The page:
In Memoriam: Justice Ruth Bader Ginsburg
PENSACOLA (September 19, 2020) –
I did not grow up in a a family of lawyers. My legal heroes were mostly confined to fictional characters: Atticus Finch, Perry Mason, Jake Brigance and Vincent Gambini to name a few. In the 1980s, women were rarely depicted as skilled lawyers on television and in media. In 1993, RBG was appointed to the United States Supreme Court, becoming only the second woman named to the court in its 200 year existence, and the phrase “if you can see it, you can be it” came to life for a generation of women.
Despite political associations often made with justices on the court, I do not know a single woman lawyer that does not credit RBG with our opportunity to practice law with the same level of devotion, skill and enthusiasm as the men who remain, even in 2020, the majority in the legal profession.
One of my favorite quotes from RBG is:
People ask me sometimes… ‘When will there be enough women on the court?’ And my answer is, ‘When there are nine.’ People are shocked, but there’d been nine men, and nobody’s ever raised a question about that.”- Appearance at Georgetown University, 2015 [link to PBS video interview]
This statement was never meant to imply that women were on a mission to replace men on the court or in the profession; rather, it’s meant to reveal and push us to question the systems in which we live and work, and reveal the inequity of representation that still exists to this day. RBG often said of her notorious dissenting opinions, authored during her term on the court, that they were “speak[ing] for a future age…That is the dissenter’s hope, that they are writing not for today, but for tomorrow.”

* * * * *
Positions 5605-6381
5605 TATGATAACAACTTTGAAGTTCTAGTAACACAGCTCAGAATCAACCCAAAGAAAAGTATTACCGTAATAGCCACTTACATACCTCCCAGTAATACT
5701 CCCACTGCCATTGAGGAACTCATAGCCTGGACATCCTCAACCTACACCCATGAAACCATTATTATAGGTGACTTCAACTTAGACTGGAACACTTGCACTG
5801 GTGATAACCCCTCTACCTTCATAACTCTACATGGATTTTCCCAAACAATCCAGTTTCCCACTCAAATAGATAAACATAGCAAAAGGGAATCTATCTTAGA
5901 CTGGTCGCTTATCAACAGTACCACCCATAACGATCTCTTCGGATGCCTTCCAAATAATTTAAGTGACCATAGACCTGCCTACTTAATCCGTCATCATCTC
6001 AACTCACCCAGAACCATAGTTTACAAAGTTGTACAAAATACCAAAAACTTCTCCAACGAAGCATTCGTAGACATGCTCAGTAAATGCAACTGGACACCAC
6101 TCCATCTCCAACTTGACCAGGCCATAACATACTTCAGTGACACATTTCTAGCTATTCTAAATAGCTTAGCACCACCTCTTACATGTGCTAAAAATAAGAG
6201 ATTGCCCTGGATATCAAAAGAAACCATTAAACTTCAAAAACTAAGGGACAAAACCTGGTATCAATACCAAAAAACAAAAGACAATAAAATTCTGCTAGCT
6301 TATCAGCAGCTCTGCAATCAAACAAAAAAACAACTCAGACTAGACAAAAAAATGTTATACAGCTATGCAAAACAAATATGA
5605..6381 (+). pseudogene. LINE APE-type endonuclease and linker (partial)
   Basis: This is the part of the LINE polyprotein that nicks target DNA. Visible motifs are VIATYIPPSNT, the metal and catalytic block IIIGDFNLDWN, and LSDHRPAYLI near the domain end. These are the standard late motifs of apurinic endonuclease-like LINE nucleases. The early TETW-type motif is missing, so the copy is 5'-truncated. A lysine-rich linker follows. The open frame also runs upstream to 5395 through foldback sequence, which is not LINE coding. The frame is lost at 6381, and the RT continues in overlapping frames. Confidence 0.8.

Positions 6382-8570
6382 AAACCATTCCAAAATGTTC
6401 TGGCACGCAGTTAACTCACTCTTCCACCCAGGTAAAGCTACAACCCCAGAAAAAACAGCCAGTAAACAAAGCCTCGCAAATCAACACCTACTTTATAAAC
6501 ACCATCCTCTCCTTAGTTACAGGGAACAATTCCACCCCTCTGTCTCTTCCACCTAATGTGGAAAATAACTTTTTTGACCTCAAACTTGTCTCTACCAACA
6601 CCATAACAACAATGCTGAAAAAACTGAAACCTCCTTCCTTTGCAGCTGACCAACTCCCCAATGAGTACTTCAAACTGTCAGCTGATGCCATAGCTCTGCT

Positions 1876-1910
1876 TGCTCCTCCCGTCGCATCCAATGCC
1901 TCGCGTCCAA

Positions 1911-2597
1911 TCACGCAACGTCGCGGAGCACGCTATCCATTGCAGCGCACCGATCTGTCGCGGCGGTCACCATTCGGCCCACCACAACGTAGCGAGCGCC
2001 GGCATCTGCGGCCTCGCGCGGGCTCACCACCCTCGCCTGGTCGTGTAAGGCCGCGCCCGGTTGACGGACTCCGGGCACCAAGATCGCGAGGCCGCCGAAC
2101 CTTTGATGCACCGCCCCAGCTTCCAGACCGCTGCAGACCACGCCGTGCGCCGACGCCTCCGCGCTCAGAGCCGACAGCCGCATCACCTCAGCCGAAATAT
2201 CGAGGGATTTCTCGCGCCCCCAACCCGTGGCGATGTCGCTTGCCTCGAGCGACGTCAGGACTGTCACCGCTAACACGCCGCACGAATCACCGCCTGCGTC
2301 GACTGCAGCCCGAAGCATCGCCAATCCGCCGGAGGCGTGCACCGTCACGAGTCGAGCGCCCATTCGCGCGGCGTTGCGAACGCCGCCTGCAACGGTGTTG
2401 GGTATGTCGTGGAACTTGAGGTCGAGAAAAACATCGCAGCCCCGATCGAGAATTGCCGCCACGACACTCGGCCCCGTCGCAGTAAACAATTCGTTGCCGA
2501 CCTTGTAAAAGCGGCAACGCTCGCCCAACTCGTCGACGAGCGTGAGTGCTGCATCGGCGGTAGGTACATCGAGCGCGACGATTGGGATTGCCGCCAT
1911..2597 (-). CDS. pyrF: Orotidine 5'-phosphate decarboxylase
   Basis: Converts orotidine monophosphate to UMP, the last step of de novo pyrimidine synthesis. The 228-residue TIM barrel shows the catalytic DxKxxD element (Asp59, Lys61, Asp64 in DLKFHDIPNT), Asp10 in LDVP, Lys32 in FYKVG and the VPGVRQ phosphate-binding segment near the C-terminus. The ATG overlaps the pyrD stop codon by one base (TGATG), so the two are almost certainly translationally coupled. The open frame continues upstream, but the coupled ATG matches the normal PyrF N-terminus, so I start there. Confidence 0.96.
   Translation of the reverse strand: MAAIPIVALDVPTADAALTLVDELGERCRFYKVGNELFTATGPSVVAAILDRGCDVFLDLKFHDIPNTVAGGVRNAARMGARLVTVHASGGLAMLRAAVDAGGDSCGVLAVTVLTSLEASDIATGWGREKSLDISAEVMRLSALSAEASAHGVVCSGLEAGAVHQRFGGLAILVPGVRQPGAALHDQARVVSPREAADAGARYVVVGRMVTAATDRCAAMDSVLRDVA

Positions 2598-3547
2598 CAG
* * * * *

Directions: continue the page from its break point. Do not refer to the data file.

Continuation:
Every woman practicing law today, and certainly those before me that were the first to attend law school and become licensed, understands this sentiment. So much of what we do in our practice, while being “the only” in the courtroom, the board room or the shareholder’s meeting, is for the woman of tomorrow. The opportunity we enjoy today is attributed to RGB and her tireless work for the advancement of gender equality and to end gender discrimination, especially in the workplace. Justice Ginsburg artfully demonstrated how gender discrimination harms both men and women, famously stating, “Fight for the things that you care about, but do it in a way that will lead others to join you.”
She was a fearless lawyer and jurist but was also a woman, a wife and a mother. She is an inspiration and real life legal hero.
About Clark Partington:
Clark Partington is the largest business focused firm in the Florida panhandle with offices in Pensacola, Destin, Grayton Beach & Tallahassee. The firm also maintains a presence in South Alabama with an Orange Beach office. Since 1976 Clark Partington has grown to over forty lawyers and has served the people and businesses of Florida through an innovative and collaborative approach to practicing law. Our lawyers are consistently recognized for their service to the profession and excellence in the courtroom. More information about the firm’s practice, its attorneys, and recognitions may be found at www.clarkpartington.com.